Jesus accepted the leper as he was. Acceptance is an answer to rejection. One of the loveliest thing that can happen to a human being is the feeling/emotion of acceptance. Being accepted in the community is of great value than gold. When people accept us they give us a feeling that we are worthwhile. We all long to be accepted for what we are. We cannot be accepted for work we do or what we produce, then we are not unique, because others can do the same work perhaps even better than we can. But when we are accepted for who we are, then we become unique. This is how Jesus accepted the leper and how He still continues to accept us. And how in our turn we can learn to accept others and mostly to reach out to those who are sick, the marginalized, the elderly and those who are suffering the pain of rejection. Our mission as Christians is to rekindle hope, bring back the zest for living in someone else. We are the mirror of the infinite compassion of our God.     

   

5th Sunday in Ordinary time – Year B

“Everybody is looking for you” (Mk 1:29-39):

Being busy - restless or engaged?

The contemporary culture forces us to be busy. The more you are urbanised, the more you are likely to be busy.  We keep inventing machines to save time, and yet we keep complaining all the time: there is no time! Whether our time is spent productively or not, we are simply busy.  We are busy checking emails.  We are busy talking on the phone. We are busy twittering. When we are not busy, actually we are busy planning how to be busy. Are you a busy person?  How do you feel about your busy-ness?  Do you feel restless?  Or, do you feel engaged?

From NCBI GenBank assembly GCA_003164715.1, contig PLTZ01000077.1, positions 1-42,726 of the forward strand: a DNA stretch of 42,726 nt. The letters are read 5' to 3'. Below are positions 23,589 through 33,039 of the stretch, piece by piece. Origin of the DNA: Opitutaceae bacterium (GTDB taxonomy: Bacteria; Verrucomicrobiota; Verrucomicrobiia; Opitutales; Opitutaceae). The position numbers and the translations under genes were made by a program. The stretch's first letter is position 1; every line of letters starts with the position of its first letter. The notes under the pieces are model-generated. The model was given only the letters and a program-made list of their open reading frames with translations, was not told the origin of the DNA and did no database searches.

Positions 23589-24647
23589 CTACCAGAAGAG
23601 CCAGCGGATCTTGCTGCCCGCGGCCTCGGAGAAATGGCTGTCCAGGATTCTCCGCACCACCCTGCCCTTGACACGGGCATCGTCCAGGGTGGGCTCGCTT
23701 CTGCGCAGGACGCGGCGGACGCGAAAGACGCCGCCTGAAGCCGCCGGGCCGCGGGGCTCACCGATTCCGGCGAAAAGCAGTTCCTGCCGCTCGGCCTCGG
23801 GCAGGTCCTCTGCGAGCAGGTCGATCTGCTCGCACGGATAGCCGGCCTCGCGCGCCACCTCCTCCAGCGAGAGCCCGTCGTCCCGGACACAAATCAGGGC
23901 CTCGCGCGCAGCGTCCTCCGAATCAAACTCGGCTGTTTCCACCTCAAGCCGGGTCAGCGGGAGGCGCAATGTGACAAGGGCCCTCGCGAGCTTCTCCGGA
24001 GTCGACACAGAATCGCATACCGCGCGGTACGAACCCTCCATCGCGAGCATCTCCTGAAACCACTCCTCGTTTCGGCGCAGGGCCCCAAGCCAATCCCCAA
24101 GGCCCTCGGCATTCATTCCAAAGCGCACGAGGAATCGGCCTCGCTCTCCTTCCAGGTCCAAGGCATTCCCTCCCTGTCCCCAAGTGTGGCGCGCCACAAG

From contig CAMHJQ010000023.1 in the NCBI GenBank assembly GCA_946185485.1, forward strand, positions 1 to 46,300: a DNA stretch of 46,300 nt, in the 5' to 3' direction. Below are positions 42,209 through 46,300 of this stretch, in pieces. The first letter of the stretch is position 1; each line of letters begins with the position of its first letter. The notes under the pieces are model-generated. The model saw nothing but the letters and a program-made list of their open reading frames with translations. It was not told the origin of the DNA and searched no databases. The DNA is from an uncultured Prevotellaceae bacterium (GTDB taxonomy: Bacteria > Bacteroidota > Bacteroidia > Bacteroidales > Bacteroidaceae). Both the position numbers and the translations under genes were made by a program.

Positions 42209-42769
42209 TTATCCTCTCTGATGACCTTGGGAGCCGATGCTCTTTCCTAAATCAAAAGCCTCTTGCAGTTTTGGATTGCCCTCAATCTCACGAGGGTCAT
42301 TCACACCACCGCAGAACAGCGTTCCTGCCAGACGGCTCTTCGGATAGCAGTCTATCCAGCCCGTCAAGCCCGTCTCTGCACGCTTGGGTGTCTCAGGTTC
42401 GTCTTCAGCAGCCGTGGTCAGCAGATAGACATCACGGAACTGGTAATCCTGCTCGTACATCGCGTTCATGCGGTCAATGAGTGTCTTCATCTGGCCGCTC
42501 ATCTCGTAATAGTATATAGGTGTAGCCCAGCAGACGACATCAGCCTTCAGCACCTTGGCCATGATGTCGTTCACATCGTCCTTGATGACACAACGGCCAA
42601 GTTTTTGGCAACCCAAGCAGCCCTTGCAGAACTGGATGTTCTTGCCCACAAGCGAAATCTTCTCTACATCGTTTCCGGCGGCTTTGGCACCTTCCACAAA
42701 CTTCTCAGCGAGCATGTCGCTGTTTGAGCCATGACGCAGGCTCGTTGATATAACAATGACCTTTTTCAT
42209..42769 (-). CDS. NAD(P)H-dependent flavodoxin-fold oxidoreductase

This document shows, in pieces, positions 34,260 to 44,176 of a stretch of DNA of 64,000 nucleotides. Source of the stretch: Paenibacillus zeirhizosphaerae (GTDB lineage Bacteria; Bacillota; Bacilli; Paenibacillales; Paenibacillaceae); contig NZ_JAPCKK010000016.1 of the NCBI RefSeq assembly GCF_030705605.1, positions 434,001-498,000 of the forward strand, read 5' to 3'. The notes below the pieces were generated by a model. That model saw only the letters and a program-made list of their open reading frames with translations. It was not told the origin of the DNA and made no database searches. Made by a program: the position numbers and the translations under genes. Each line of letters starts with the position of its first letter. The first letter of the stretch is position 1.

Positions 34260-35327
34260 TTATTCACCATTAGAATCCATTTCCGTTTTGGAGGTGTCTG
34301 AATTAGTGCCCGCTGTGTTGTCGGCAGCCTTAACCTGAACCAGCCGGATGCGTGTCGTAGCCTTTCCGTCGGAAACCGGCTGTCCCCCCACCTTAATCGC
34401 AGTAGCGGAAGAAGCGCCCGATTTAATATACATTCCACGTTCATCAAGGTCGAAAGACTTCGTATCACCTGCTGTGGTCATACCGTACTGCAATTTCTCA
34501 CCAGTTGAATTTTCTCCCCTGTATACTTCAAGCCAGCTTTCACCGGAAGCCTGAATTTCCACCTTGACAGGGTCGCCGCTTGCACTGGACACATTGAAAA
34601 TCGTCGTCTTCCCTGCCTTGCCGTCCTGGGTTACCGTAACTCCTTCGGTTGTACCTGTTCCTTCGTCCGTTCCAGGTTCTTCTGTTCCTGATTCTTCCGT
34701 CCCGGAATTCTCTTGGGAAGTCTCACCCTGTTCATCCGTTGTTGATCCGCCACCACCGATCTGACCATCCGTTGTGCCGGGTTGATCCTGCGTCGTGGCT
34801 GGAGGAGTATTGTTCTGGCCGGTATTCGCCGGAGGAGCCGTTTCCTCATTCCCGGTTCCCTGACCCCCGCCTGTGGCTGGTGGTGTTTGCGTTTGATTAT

The gospel passage of today describes the busy schedule of Jesus as his public ministry gathers momentum.  The story picks up from where we left him in the gospel text of last Sunday – it was a Sabbath and Jesus was in a synagogue where “he taught them with authority” and cured a man possessed by an unclean spirit. So here is what follows: Jesus leaves the synagogue; enters Peter’s house, cures Simon’s mother-in-law; has a meal there (implied in Mk 1:31: that she served them).  Then in the evening he is busy engaging with those who were sick and those who were possessed and the whole town that came to him. This must have happened after sunset, because it was a Sabbath day. It is not clear at what time he went to bed, but he did go to bed.  But “long before dawn, he got up and left the house and went off to a lonely place and prayed there.” Simon and his companions go in search of him, when they find him Jesus decides to move on to other towns.  Busy? He was indeed. Restless?  It doesn’t seem so!

In the first reading of today we hear the lamentations of Job.  Poor guy! He is restless. It is not just the loss of his wealth, the loss of his friends and family, not even the sickness that has afflicted him, but his inner condition that really pains him.  The reading of today describes his inner turmoil.  Job mourns: “Lying in bed I wonder, ‘When will it be day?’ Risen I think, ‘How slowly evening comes?’ (Job 7:4).  The words of Job seem to suggest that he actually has all the time in the world.  The sands of time seem to run so slow.  Yet, internally he is restless.